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Detection of immune complexes using a solid-phase C1q polystyrene ball assay

Journal of Immunological Methods
Publication Date
DOI: 10.1016/0022-1759(81)90363-x
  • Medicine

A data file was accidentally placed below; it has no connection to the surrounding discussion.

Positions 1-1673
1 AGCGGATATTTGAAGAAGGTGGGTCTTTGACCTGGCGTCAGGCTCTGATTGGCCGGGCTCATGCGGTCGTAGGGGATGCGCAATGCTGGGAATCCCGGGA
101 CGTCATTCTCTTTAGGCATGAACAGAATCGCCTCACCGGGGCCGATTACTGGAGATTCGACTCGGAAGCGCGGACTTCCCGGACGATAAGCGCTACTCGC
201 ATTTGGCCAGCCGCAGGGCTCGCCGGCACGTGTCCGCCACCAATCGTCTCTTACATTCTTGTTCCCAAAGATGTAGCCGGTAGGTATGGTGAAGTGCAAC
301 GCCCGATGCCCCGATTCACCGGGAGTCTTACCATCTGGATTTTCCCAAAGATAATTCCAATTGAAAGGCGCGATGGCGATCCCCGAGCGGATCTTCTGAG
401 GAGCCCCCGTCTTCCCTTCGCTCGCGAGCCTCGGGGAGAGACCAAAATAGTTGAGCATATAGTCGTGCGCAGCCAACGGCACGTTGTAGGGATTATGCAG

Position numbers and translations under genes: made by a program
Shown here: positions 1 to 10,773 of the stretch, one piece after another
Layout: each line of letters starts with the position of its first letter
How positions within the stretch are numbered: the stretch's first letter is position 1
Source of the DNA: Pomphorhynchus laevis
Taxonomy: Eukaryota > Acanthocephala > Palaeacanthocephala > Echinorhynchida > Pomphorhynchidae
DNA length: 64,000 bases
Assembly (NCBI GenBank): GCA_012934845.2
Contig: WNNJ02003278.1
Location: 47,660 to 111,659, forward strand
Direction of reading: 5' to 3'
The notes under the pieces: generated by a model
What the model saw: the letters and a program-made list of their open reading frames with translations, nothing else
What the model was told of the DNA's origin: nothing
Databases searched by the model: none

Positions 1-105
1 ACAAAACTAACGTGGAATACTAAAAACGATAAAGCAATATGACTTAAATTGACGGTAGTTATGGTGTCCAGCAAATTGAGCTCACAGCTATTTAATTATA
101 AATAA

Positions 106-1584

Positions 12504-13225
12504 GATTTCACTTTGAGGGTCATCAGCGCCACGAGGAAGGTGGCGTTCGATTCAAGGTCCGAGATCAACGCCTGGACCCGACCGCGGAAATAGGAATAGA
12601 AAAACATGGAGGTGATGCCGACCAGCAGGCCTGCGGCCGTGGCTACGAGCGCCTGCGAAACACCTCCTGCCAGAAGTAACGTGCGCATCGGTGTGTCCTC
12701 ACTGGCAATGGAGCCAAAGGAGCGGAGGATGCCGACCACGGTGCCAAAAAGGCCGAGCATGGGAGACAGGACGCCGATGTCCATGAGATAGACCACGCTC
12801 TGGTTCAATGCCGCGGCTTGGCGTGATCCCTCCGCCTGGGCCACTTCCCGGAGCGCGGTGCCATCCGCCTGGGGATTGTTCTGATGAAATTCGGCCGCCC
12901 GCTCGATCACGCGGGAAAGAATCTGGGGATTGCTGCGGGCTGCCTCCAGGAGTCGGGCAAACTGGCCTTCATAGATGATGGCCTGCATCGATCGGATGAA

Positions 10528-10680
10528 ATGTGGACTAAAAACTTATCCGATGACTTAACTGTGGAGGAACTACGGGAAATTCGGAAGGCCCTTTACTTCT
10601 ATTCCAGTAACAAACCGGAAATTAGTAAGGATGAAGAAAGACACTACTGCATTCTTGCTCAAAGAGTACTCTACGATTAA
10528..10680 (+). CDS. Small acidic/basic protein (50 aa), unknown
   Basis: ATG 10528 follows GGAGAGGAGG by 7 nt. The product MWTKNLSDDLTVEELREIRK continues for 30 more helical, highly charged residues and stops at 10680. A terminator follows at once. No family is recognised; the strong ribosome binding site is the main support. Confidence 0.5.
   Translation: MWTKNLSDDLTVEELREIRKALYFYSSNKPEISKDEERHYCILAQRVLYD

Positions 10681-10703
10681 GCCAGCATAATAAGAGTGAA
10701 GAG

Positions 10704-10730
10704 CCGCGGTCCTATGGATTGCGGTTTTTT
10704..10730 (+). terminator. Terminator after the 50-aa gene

Abstract A polystyrene ball C1q solid-phase assay (PSB C1q SPA) has been developed for quantitating immune complexes in human serum. While similar to the previously reported solid-phase C1q assays in principle, the use of polystyrene balls with a specular finish has resulted in assay with significantly improved accuracy, sensitivity and reproducibility. The sensitivity of the assay based on the amount of AHGG bound per μg C1q added was approximately 12-fold higher in the PSB assay compared to the polystyrene tube solid-phase C1q method. In order to correct for variable background contributions in different samples, values obtained with heat-inactivated C1q were subtracted from each experimetal result. Reproducibility studies yielded a coefficient of variation (CV) of 10 and 4% in day-to-day assays using 25 μg and 100 μg AHGG/ml normal serum, respectively compared to 11–15% for the tube technique. Within run measurements gave a CV of 37 and 20% at the low and high levels of AHGG. Aggregated human gamma-globulin (AHGG) was used as a model immune complex and when chromatographed on Biogel A-15m yielded major fractions at ⩾15,000,000 and 150,000 daltons. Maximum binding of AHGG to PSB C1q occurred with aggregates greater than 15,000,000 daltons. Optimum binding of human albumin-anti-albumin complexes in the PSB C1q SPA occurred at a molar ratio of 1:1.5. The size distribution of this complex active in the assay determined by sucrose density gradients was 14–32 S with peaks at 21 and 27 S. A normal range of immune complexes was determined as 15±8 μg AHGG equivalents (±2 S.D., n = 65). Approximately 70% of rheumatoid arthritis, linear scleroderma, vasculitis, Sjögren's and glomerulonephritis and 40% of SLE patients were above 2 S.D. of normal. SLE patients demonstrated elevations in immune complexes only during periods of increased disease severity. The assay was a useful monitor of plasmapheresis in an SLE patient, showing decreases in immune complexes after each plasmapheresis. DNA did not interfere with AHGG binding whereas lipemia prevented detection of added AHGG.

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